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    The distance will be the point at which the bullet's average velocity for the trip equals the speed of sound.

    A bullet with muzzle velocity less than the speed of sound could never catch up to the sound wave of the muzzle blast. If muzzle velocity is just a bit faster than the sound wave, the sound wave will catch up when the bullet slows down enough that it's average velocity equals the speed of sound. Think muzzleloaders.

    If the muzzle velocity is more than twice the speed of sound and the bullet is launched fairly horizontally, then the average velocity for the trip will be greater than the speed of sound and the sound wave can never catch up:

    (Assume speed of sound is 1100 feet per second; for the sound wave to overtake the bullet, [muz. vel. + final bullet velocity] / 2 cannot be more than 1100. Or to say it differently, if the muzzle velocity is 2200, the final bullet velocity must be zero for the average velocity to be 1100.)

    So jmr40 is right; for any muzzle velocity much greater than twice the speed of sound, you are going to have to make a high angle lob shot to get the AVERAGE velocity below the speed of sound.

    Good luck! :)
     
  10. .308 Norma

    .308 Norma Member

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    Or black powder cartridge rifles. My Shiloh Sharps .45-110 launches a 500 grain bullet at about 1,350fps - just a couple of hundred fps faster than the speed of sound in air. Yet that 500 grain bullet can arrive on a distant target a full 2 seconds before the report from the rifle gets there. And I know that's true because I saw it in the movie "Quigley Down Under" - which I own a copy of.:D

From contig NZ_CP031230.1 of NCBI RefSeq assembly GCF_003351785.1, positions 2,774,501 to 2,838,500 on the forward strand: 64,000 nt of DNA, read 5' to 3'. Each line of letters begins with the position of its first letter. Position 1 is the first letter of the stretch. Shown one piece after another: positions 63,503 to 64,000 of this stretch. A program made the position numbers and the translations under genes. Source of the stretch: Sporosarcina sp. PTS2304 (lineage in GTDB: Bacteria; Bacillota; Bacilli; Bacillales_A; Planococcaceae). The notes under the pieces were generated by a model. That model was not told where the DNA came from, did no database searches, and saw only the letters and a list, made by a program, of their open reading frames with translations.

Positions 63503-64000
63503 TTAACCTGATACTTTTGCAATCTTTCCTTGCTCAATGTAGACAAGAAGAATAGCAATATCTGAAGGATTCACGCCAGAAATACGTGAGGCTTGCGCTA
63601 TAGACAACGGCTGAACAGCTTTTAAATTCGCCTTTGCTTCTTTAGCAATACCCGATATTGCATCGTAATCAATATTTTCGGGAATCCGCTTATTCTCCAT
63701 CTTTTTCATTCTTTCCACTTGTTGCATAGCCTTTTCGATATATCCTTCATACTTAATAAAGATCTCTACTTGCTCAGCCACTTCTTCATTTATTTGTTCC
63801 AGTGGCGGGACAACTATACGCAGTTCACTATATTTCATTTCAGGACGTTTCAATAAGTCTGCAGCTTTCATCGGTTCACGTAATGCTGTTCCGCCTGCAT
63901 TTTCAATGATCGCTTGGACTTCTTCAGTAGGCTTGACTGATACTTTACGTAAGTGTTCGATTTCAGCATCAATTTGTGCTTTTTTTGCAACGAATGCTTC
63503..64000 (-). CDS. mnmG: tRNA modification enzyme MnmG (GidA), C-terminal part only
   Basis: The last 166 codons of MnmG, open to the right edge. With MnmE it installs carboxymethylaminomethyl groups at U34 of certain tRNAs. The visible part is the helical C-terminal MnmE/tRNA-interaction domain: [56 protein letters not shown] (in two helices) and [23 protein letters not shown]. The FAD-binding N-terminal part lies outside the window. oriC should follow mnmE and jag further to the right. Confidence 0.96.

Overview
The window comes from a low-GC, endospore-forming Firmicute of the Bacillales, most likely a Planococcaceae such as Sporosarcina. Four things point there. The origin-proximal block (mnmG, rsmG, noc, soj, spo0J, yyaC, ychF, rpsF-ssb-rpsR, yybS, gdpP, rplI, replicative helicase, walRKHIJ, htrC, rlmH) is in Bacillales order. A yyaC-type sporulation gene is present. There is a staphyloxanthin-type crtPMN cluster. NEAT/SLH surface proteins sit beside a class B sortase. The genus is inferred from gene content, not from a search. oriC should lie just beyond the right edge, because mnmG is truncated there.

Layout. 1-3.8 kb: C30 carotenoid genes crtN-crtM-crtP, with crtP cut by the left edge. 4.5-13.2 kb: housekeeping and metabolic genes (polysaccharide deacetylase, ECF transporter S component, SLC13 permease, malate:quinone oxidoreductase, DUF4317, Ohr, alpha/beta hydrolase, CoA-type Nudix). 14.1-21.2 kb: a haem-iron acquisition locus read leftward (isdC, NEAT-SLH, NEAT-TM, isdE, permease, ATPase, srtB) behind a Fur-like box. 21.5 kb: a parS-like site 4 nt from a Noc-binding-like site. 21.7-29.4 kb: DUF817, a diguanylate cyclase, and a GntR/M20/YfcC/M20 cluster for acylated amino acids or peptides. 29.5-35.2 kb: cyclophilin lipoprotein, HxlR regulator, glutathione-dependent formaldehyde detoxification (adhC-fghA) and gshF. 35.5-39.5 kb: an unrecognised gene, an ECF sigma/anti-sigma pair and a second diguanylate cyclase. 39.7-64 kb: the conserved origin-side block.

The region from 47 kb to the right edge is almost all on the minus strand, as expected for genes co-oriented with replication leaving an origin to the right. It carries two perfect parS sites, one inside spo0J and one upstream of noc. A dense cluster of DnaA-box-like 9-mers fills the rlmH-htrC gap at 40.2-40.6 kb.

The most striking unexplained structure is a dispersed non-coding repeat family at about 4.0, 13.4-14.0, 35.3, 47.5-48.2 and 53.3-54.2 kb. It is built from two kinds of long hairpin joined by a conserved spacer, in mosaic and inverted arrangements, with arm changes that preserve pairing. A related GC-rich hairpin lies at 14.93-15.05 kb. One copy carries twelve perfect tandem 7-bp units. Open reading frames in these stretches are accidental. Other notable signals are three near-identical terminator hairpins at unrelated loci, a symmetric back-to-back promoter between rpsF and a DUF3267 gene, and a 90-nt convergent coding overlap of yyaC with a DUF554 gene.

Seriously Eleanor416Rigby, I hope you get an answer, because like you, I too would like to know how to "set up the math" to figure it out.:)
     
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  11. bikemutt

    bikemutt Member

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    While there was an element of humor in my post, at some distance the sound of a rifle report will fall below the threshold of human hearing. A 6 decibel drop for each doubling of distance from the source may need to be considered. The sound and the bullet both have an expiration date.
     
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  12. Eleanor416Rigby

    Eleanor416Rigby Member

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    Even the fastest bullet in the record books will be well below the speed of sound at 1000 yards.

    The "final" bullet velocity is always zero. :neener: Again, pistol cartridges often take off near the speed of sound. (9mm averages MV right around the speed of sound.) The sound can catch up within actual shooting distances. The original question does not limit the formula to shooting two or more times the speed of sound, nor to horizontal launches.

    For example, the sound of a .45 colt bullet weighing 310 grains fired at 1300 fps will catch up to the bullet between 330 and 340 yards downrange. (This is approximate, due to estimating the speed of sound and BC.)